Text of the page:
Can there be human rights without gender equality? This question is more important than ever as what is happening across the world remind us that global gender gains are under threat from growing conservatism.
- We are interconnected more than ever through digital platforms.
- But digital platforms like internet and social media have amplified real-life divisions even hatred.
- The world has more democracies than ever, but the latest Freedom House report also indicates that democracy and pluralism are under increasing attack.
- underpinned landmark global frameworks ever since the founding of the United Nations itself 75 years ago – from the UN Charter of 1945 and the Universal Declaration of Human Rights of 1948, all the way to the Programme of Action that emerged from the 1994 International Conference on Population and Development (ICPD) in Cairo and, a year later, the Platform for Action from the Fourth World Conference on Women in Beijing.
The collective and complementary vision of all of these guide the 2030 Agenda for Sustainable Development and its Sustainable Development Goals, including Gender Equality.
Yes, gains have been made on several fronts globally, including in Asia and the Pacific, in recent decades.
But efforts to advance ICPD, the Beijing Platform and the SDGs are under sustained and concerted attack on multiple fronts in this age of escalating conservatism.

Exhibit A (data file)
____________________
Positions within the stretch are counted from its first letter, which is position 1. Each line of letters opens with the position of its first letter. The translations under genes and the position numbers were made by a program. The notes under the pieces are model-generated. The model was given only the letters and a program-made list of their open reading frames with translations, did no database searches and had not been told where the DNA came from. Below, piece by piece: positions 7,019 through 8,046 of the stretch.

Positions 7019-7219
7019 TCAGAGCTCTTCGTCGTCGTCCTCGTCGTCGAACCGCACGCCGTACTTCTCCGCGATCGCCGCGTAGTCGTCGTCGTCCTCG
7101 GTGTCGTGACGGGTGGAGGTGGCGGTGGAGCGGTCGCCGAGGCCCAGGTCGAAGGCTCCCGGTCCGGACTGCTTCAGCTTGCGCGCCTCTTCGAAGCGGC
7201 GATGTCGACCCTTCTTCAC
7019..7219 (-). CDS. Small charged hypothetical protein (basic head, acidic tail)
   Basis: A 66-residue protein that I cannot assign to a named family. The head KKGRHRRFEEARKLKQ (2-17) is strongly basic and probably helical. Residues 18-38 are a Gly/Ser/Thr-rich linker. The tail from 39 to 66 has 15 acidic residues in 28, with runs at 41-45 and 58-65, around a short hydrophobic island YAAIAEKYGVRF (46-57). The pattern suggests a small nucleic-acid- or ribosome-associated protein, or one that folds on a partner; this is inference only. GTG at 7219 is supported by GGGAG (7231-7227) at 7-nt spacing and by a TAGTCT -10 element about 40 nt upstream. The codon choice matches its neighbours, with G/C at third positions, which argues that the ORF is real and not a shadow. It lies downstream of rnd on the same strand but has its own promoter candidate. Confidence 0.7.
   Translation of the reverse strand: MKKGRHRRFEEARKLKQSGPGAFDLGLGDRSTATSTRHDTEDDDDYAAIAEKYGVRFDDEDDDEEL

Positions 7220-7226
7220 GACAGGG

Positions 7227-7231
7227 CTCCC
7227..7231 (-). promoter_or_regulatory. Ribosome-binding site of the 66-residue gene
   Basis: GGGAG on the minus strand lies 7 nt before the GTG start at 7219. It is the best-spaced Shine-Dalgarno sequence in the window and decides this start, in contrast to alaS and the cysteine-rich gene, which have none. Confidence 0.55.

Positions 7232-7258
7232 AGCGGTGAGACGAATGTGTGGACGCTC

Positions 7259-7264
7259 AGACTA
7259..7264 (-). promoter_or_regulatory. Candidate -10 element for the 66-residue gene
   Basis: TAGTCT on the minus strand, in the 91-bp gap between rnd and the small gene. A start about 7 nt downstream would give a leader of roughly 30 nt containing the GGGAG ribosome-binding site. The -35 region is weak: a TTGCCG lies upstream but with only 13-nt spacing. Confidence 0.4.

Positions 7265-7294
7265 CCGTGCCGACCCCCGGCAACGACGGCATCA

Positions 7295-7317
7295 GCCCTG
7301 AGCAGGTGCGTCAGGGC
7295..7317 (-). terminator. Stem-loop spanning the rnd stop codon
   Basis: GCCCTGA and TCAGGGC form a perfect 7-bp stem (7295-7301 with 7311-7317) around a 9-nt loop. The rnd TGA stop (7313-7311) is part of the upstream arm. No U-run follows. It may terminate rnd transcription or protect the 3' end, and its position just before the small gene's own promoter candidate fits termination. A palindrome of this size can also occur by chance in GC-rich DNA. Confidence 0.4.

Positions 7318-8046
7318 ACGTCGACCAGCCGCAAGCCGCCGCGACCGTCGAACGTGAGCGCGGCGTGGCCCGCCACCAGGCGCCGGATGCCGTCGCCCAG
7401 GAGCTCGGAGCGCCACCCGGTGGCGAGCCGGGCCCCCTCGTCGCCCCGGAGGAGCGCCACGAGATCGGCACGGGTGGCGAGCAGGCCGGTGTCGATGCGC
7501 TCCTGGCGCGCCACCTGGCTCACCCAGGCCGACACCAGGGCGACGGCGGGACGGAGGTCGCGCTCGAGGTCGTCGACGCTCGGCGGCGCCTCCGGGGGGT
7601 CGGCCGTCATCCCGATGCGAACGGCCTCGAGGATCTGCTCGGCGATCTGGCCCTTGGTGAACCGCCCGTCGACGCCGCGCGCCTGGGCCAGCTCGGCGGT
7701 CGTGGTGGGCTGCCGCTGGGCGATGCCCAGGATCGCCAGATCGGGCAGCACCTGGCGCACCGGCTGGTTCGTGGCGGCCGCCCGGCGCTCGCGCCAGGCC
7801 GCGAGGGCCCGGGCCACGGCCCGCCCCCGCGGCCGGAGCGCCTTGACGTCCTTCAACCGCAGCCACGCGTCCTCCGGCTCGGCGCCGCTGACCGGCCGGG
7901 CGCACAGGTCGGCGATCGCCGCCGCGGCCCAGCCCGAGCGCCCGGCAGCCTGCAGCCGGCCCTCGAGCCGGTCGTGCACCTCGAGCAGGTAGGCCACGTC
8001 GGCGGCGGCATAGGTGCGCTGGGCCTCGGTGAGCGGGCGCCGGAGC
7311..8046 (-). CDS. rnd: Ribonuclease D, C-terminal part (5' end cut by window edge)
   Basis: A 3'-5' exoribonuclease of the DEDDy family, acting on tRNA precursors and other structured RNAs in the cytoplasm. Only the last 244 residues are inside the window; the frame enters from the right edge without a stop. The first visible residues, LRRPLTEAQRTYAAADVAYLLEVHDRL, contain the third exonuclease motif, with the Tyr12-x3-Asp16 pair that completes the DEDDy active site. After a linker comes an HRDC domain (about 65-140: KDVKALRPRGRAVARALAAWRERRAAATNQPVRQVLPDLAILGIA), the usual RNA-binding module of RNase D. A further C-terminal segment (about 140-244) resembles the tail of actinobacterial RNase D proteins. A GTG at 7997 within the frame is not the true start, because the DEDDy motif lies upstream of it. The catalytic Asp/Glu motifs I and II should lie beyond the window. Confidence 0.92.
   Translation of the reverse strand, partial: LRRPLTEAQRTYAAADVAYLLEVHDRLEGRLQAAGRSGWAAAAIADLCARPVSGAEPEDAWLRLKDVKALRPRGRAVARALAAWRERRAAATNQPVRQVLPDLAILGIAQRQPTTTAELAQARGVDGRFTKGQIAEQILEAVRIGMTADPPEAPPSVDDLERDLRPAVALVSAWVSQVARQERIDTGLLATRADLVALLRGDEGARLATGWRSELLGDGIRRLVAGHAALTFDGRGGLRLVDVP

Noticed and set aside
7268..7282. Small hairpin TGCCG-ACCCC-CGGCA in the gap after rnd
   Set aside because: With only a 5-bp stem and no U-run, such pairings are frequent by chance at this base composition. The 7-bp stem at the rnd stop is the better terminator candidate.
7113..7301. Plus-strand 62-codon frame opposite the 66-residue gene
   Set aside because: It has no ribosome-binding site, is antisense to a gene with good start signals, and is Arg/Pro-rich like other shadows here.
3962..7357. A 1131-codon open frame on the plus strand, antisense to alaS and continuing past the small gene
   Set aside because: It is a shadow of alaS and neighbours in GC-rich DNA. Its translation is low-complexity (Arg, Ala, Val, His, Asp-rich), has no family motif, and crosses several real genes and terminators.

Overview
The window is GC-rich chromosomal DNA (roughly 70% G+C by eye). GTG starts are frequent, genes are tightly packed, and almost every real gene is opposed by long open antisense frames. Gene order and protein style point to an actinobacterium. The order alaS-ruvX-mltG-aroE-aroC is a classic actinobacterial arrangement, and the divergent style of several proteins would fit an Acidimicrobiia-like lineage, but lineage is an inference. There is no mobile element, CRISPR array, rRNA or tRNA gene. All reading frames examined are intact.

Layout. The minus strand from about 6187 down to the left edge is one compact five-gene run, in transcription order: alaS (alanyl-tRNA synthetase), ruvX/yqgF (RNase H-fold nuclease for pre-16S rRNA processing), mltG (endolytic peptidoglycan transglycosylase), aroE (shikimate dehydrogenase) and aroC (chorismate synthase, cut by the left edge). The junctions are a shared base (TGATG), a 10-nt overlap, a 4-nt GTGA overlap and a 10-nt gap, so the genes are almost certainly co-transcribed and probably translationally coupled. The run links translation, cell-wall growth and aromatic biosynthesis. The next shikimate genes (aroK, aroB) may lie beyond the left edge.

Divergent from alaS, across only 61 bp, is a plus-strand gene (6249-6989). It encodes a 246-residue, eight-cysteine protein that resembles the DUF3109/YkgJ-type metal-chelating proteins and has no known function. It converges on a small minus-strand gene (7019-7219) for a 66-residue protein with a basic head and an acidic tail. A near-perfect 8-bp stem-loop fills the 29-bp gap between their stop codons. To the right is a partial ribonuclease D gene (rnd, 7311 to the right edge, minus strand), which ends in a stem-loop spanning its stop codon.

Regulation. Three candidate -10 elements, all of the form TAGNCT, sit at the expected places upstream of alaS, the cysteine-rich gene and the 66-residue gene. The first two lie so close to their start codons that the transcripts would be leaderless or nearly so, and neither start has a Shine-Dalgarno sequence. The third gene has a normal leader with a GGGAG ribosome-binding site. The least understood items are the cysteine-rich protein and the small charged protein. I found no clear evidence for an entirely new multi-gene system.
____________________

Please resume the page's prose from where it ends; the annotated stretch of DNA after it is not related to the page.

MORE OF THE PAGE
Universally agreed-upon language in UN and other global documents pertaining to sexual and reproductive health and reproductive rights, as envisioned by ICPD, is being targeted by various actors seeking to turn back the clock, leading to damaging consequences for women’s health in the most resource-challenged countries.
Human Rights Without Gender Equality
The very concept of gender equality is under threat – and “gender” more than ever serves as a rallying cry for those who would perpetuate patriarchy, sexism and harmful practices against women at multiple levels of government and civil society.
These attacks take aim as well at the rights and well-being of individuals of diverse sexual identities, those living with disabilities and indigenous peoples – groups that have long been marginalized and excluded by society.
How Do We Counter All Of This?
We need governments to demonstrate genuine leadership and be held accountable – with ICPD, Beijing and the SDGs as the yardsticks to be measured and judged by. At the ICPD25 Nairobi Summit last November, 145 countries, including 26 from Asia and the Pacific, made commitments to achieving the Programme of Action, recognising how integral it is to the SDGs – but it’s just a start.
We need civil society and communities to be empowered and ever bolder and courageous, to do what is right for women and girls around the world. The #MeToo movement to combat sexual harassment, for example, has gained global traction, but far too many voices remain silenced.